Reviewer: Saxon Bullock (aka @saxonb)

Flashpoint 5 cover Andy Kubert Geoff JohnsFLASHPOINT issue 5
Writer: Geoff Johns ~ Artist: Andy Kubert ~ Publisher: DC Comics

Hard as it is to believe, there were other comics than Justice League #1 published this week – like Flashpoint #5, the finale to the timeline-altering crossover miniseries which has never quite managed to be as interesting as all the tie-in Elseworld-style action going on around it. Naturally, it all comes down to family, and Geoff Johns ends the story in a way that will surprise nobody who’s ever seen a ‘Dangers of altering time’ tale, but does at least provide the right levels of colourful melodrama. It’s an average comic that doesn’t really deserve the weight of being the final comic published by DC as part of the ‘regular’ universe (although the big change happens here) – Flashpoint #5 isn’t actually bad, but it also isn’t quite the world-shattering conclusion that we might have expected, even if the often-used promise that ‘things will never be the same again’ does at least seem to be partially true now…

[xrr rating=3/5]

locke and key clockworks issue 2 gabriel rodriguez joe hillLOCKE AND KEY: CLOCKWORKS issue 2
Writer: Joe Hill ~ Artists: Gabriel Rodriguez ~ Publisher: IDW Comics

Another Locke and Key issue, another home run, and another example of what’s probably the most consistent and inventive comic currently being published. It’s a kooky, deliriously twisted mix of dark fantasy, emotional drama and outright horror that’s continuing to excel – this is one of the quieter instalments, but one which builds to a powerful finale, as Hill starts pulling all the storytelling strands together. There’s still time for some gorgeous visual moments and off-kilter wit, while one particular revelation arrives a hell of lot sooner than I expected. There’s only ten issues of the overall story left following this, and while I don’t know where Hill is taking the characters, I’m sure it’s going to be (a) traumatic and (b) unmissable.

[xrr rating=5/5]

Secret Avengers 16 cover John Cassady Warren Ellis Jamie McKelvieSECRET AVENGERS issue 16
Writer: Warren Ellis ~ Artists: Jamie McKelvie, Matthew Wilson ~ Publisher: Marvel

Now, that’s the kind of creative team that gets me reading a comic simply to see what they’ll do, and it doesn’t disappoint. Ellis does fast, whip-smart action combined with sarcastic one-liners better than anyone, and combine that with Jamie McKelvie’s clean, crisp artwork and you’ve got a witty, wild and hugely entertaining romp. Okay, I barely had an idea of what had gone before in the series (which follows Steve Rogers and various other characters on ‘black ops’-style missions), but by the end of it I was having so much fun that I didn’t care. Worth it, simply for lines like: “Relax. I’m too borderline psychotic to feel pain.”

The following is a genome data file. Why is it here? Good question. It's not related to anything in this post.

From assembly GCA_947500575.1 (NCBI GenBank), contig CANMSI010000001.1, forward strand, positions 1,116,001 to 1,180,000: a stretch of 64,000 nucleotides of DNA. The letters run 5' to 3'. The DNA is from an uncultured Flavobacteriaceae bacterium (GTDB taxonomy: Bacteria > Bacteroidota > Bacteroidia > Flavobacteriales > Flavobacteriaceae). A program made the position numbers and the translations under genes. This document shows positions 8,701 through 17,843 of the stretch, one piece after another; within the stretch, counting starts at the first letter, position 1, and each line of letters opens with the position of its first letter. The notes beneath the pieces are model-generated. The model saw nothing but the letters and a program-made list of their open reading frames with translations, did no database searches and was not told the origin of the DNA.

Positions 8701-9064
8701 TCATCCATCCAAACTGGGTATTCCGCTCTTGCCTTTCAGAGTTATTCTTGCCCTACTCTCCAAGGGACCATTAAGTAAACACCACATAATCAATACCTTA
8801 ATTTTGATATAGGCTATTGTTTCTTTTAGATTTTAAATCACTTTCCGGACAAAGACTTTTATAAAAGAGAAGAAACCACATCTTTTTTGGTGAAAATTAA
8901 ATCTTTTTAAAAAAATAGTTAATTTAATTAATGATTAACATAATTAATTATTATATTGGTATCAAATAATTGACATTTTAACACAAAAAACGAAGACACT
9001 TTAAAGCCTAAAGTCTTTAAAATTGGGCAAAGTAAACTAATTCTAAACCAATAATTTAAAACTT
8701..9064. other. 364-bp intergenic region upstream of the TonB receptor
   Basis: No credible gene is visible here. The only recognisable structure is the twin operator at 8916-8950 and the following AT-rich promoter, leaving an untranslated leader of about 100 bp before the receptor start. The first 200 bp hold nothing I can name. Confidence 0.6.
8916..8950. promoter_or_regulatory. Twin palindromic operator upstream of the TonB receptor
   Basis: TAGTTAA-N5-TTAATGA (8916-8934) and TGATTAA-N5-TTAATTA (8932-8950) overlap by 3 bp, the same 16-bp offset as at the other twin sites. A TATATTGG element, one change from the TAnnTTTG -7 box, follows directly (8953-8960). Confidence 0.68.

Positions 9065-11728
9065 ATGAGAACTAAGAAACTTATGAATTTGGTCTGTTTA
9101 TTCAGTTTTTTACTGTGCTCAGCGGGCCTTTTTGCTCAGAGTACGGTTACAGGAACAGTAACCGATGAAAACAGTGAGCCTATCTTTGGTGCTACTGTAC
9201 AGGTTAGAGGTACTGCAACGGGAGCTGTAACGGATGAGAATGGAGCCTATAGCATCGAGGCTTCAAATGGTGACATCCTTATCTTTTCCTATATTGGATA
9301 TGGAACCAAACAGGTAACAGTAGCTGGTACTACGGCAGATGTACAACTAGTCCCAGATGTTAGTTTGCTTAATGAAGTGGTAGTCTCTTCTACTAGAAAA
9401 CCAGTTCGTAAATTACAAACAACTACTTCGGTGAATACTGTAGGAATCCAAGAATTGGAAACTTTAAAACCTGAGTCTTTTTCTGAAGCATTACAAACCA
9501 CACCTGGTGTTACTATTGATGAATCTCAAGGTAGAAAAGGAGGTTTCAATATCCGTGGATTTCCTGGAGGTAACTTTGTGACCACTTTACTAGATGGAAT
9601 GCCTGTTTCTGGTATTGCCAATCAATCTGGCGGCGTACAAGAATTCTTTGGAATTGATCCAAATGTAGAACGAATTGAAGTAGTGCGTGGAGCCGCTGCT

[xrr rating=4/5]

Angel and Faith cover issue 1 Christos Gage Rebekah Isaacs Joss WhedonANGEL & FAITH issue 1
Writer:
Christos Gage ~ Artist: Rebekah Isaacs ~ Publisher: Dark Horse

Biggest surprise of the week was how much I enjoyed this – the first issue in the next phase of Buffy the Vampire Slayer’s comics-bound afterlife. The 40-issue long Buffy Season 8 was fun in parts, but arguably got out of control and certainly went on a bit too long; now that Dark Horse has the rights to Angel back from IDW comics, they’re now going to be running parallel series dealing with the new Buffyverse reality, where the world’s been sealed off from magic (thanks to Buffy’s actions at the end of season 8), and where Angel is now having to deal with the repercussions of his actions as Twilight, including the murder (while he was possessed) of longtime character and ex-Watcher Rupert Giles. Briskly written, entertaining and packing a hell of a lot into its 22 pages, this is everything you’d want from a spin-off comic, while the art from Rebekah Isaacs carefully rides the line between cartoony and capturing decent likenesses of the cast. It’s no classic, but it does look like this latest arrival from the Buffyverse is going to be worth keeping up with…

TV Review: Doctor Who S6 E05/06 – ‘The Rebel Flesh’ / ‘The Almost People’

Cast: Matt Smith, Karen Gillen, Arthur Darvill, Raquel Cassidy, Marshall Lancaster, Mark Bonnar ~ Writer: Matthew Graham ~ Director:Julian Simpson ~ Year: 2011

Doctor Who Season 6 The Rebel Flesh The Almost People Matt Smith The Doctor Publicity Shot

[xrr rating=3/5]

The Low-Down: Showing that the deeply traditional base-under-siege Doctor Who story ain’t always as easy as it looks, The Rebel Flesh and The Almost People make up a potentially interesting two-parter that’s let down by some major pacing problems and misconceived villains, although is ultimately saved from total mediocrity by some interesting concepts, Matt Smith being brilliant, and one hell of an ending.